# GMAT Preparation: How to Mix Interleaving & Block Learning

When a GMAT test taker is lagging behind in Sentence Correction, what they do? They pick a question type, say Subject-Verb agreement, and drill through 10-15 questions on the same topic, hoping that the concentrated effort to tackle one question type would give them the fundamental learning lessons to solve similar questions in the future. This technique works in most GMAT sections but for the crucial performance differentiators: Sentence Correction and Problem Solving, this technique is a hindrance.

Interleaving – A Better Alternative?

What if you mix and match, and try three question types in one 20-minute GMAT study session? Bob Bjork, who studies interleaving, demonstrated this with an experiment where he used art to demonstrate our ability to remember and connect the dots. One group of participants were shown a set of painting from the same artists in consecutive sessions with each session marking the transition from one artist to the other while for the other participants a mix of painting from various artists were shown in one session. By the end of the experiment, the participants were asked to identify the artist based on the images that they see. 60% of participants who were part of the interleaved session connected the dots and identified the artist while only 35% from the block session identified the artist with each painting.

Interleaving is not limited to the sequence of question types, even a good night’s sleep that separates learning something new, and the test, improved performance. A study on participants, who were tested after 12 hours of learning new information, with a 7-hour sleep in between, showed how they improved their performance by 20.5% while a test on participants’, 4 hours after learning during waking hours, marked only a 3.9% improvement in performance.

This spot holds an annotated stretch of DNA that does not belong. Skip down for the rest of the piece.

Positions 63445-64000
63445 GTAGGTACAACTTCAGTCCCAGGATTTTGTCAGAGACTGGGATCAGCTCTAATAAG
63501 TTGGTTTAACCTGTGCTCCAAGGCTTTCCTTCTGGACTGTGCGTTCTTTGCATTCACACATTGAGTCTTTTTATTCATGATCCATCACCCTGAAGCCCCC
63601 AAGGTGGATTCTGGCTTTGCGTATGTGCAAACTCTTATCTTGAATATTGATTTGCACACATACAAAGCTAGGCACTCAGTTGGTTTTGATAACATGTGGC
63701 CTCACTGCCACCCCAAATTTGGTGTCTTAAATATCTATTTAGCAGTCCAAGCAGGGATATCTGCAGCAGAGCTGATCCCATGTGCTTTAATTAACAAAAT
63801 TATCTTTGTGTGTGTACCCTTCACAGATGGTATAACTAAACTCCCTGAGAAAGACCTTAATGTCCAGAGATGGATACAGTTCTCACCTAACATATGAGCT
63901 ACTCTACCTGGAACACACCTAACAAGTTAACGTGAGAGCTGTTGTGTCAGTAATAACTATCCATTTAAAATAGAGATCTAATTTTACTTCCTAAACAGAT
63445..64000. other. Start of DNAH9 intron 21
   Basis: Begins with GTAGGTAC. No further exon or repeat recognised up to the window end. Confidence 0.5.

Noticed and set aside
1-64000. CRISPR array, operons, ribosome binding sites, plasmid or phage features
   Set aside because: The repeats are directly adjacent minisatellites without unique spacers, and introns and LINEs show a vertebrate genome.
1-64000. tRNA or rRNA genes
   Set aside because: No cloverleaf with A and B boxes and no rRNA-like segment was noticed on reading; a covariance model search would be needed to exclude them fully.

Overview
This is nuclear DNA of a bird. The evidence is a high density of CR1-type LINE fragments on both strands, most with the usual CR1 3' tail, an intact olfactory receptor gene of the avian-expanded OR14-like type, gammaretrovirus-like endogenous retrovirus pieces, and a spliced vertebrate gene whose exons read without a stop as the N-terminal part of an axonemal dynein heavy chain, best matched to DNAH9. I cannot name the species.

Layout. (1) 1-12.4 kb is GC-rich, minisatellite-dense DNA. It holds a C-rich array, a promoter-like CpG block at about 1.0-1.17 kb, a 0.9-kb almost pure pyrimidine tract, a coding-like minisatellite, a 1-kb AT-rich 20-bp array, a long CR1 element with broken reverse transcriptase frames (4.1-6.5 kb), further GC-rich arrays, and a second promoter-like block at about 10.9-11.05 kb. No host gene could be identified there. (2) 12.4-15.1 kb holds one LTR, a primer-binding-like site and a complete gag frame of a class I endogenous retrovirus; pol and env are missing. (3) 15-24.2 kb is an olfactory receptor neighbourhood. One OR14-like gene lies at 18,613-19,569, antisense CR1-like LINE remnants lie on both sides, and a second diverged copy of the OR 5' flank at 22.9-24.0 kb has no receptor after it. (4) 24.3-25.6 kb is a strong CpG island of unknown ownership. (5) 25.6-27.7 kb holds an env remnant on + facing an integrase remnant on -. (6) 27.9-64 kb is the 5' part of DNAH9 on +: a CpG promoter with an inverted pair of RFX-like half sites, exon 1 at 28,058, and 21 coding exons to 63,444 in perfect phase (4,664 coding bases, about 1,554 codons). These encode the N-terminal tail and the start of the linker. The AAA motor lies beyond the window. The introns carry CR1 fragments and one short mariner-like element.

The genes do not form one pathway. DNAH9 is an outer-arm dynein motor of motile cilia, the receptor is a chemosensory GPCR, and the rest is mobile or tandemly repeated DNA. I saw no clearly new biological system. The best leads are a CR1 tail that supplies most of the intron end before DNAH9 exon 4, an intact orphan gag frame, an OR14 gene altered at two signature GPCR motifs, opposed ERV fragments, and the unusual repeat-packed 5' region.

The reading comprehension is constructed in such a way that the questions are not of one type. You can improve accuracy, with the right reading technique, note taking strategy and just enough comprehension to answer the questions in less than two minutes. Speed-reading helps when the word count is more than the average length of a standard comprehension passage, but mostly, perfecting the reading comprehension section is all about practice.

GMAT Reading Comprehension does not require you to comprehend every sentence. You won’t get the perfect score if:

• You go back to the passages unnecessarily
• You are too distracted to capture the author’s intention
• You keep staring at the timer
• You think beyond the scope of the text
• You overanalyse the author’s argument

Critical Reasoning: Block Learning

With the length of the passage limited to 5-7 sentences, critical reasoning questions can be practiced in blocks. If you are weak in finding inference of an argument, you can explore methods to eliminate irrelevant inferences, and deduce relationship between premises by staying close to the context of the argument. With 20-30 practice questions on Inference, you will improve the accuracy, from the low 20% to over 80%. There is no need to interleave, except for the final mock tests.

GMAT test takers score in the low 600s or never cross the 700+ mark because they fail to look at critical reasoning as a scoring opportunity. GMAT Critical Reasoning is not a puzzle. There is no extra point in getting to the answer without using Process of Elimination. You are wasting your time overanalyzing the answer choices or posting your findings in GMAT Forums. The so-called Critical Reasoning experts know the answer. Justifying an answer choice is much easier.